Climbing Back on the Wagon

To borrow a phrase from another blogger, Wordamour has fallen off the blogging wagon big time and will now attempt to scramble back on.  I’ve got a cache of posts I’m working on so hopefully I’ll be able to keep up.

It’s been a busy summer.  I finished the third draft of the novel at Dairy Hollow Writer’s Colony–you’ll get to read about my incredible week there soon when the essay comes out on Fiction Writers Review.

I wrote two more essays for upcoming collections and a forward for Joe Rein, David Yost and Chris Dew’s Dispatches From the Classroom: Graduate Students on Creative Writing Pedagogy, which is coming out from Continuum in November.  More when it comes out but it’s a great book, these three have got it going on.

Led the Great Bear Writing Project summer institute with Mike Rush, Jane Carpenter, Pam Bagby and Bri Spicer.  And got to take a two week vacation that included my family on Nantucket and featured the wonder twins–my godchildren Jake and Jessica–turning one in all their adorableness and my husband’s family in Cobb Island, Maryland.

Also, recently an electric utility power cord brushed up against our house, caused a near fire and fried every appliance large and small in the house except the computers (thank God) which were hooked up to power strips.  Fun times.

And now we’re back.  School has started, I have some amazing students and have started working on a project I’ll be able to tell you more about at the end of October.   Poet’s and Writer’s has published their MFA ranking lists and everyone is getting all riled up again, as they’ve done ever September for the past three years (or whenever the rankings started).  Pundits have started talking about the MFA degree again, briefly, but it will probably all die down again until next year.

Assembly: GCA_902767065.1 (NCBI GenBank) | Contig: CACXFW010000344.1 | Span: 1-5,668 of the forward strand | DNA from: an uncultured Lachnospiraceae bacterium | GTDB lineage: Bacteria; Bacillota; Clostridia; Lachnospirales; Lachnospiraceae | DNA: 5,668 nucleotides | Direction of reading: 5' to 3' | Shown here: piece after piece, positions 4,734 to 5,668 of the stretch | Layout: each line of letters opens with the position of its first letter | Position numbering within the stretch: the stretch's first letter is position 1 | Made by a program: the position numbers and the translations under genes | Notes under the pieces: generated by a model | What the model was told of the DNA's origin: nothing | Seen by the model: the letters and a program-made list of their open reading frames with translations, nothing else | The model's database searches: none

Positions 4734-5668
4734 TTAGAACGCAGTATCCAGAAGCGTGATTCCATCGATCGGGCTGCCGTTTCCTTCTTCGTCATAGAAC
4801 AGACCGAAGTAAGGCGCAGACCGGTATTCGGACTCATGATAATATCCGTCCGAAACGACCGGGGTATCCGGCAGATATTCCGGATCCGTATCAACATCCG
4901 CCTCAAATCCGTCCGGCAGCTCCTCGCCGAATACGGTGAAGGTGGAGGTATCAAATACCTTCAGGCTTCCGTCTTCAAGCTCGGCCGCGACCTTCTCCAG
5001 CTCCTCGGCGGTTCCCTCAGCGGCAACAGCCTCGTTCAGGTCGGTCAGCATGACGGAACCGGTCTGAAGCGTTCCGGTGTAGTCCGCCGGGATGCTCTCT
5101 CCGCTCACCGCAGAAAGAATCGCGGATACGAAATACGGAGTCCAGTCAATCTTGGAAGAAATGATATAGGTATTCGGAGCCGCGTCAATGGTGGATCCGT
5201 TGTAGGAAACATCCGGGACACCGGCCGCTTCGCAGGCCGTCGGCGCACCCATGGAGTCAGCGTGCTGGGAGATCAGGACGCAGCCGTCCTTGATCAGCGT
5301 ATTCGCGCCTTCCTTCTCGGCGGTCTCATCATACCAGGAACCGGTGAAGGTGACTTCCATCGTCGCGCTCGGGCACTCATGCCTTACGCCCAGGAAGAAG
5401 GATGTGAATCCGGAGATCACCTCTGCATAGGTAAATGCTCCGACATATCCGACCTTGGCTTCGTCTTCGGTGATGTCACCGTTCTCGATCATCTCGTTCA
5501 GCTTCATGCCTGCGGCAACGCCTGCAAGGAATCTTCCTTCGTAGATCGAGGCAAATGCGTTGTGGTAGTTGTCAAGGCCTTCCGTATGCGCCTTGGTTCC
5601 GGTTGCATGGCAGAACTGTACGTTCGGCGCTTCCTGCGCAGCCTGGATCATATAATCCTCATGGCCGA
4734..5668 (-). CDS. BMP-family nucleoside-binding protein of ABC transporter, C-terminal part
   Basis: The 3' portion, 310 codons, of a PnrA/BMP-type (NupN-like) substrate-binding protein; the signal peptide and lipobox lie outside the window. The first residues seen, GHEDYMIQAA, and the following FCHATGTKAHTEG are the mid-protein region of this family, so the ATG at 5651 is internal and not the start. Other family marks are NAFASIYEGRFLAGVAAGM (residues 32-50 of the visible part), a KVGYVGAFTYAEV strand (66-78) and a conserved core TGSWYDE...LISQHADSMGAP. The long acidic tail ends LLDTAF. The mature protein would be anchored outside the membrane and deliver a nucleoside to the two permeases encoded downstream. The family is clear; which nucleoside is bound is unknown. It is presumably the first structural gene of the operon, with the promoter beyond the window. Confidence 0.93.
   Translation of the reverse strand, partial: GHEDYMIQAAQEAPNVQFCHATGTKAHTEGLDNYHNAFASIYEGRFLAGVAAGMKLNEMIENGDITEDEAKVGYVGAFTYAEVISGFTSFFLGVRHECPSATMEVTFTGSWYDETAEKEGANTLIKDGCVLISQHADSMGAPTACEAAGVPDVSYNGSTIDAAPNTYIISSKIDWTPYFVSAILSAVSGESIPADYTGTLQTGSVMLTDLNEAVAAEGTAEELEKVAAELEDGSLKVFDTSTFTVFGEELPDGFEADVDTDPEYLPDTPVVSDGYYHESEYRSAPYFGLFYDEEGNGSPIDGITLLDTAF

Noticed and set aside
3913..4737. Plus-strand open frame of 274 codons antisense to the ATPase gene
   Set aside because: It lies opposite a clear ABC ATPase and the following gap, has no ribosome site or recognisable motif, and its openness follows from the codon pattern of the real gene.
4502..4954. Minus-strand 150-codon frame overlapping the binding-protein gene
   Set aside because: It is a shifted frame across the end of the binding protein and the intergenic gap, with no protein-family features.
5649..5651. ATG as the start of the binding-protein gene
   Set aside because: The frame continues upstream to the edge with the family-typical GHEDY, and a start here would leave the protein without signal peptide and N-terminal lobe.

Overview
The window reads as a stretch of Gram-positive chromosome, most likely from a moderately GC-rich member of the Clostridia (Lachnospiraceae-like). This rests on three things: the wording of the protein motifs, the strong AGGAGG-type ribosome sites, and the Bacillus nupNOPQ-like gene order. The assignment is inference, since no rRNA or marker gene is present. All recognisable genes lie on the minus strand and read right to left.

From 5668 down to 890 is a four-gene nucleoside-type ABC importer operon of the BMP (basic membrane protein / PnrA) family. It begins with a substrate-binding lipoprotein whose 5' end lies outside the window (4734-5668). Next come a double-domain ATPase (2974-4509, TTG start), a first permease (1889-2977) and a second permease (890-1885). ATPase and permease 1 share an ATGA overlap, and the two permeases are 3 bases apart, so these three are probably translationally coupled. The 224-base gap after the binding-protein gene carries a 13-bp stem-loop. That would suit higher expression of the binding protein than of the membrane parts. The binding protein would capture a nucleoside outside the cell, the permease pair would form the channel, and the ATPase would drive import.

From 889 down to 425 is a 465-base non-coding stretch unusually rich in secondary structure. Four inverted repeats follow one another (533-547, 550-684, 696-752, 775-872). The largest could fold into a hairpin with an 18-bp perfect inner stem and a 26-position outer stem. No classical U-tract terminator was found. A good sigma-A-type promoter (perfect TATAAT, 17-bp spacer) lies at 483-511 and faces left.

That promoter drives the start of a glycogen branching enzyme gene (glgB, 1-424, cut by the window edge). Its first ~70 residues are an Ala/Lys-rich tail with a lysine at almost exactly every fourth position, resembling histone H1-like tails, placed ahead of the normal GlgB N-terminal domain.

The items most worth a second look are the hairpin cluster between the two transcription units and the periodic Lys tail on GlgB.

My two cents: ranking, I’m not sure about.  I’m not a big rankings person–I’m not sure US News, Poet’s and Writer’s or anyone else has found a really fair way to do it.  I’m not sure a fair way exists.  But information–that’s what I do care about and a lot of programs aren’t providing enough information–or weren’t until Poet’s and Writers and Seth Abramson started the list.  They still don’t like to do it.  Why?  Because the information they have doesn’t always make their programs look good.  Or, they’re just lazy.   Either way, they could do better.

Which I talk about extensively in my book, Rethinking Creative Writing, which came out in library ebook form in May (it costs a small fortune this way, if you want an individual copy wait until the hardcover comes out).  We’re looking at January ’12 for the hardcover, with a possible early edition coming out in the UK in the fall (once again, my book is in the UK and I’m not; but that’s ok, as long as it’s having a good time).

Hopefully when it comes out in the US this winter, I can ruffle enough feathers to get the MFA conversation going again.

Bye y’all just for now, really,


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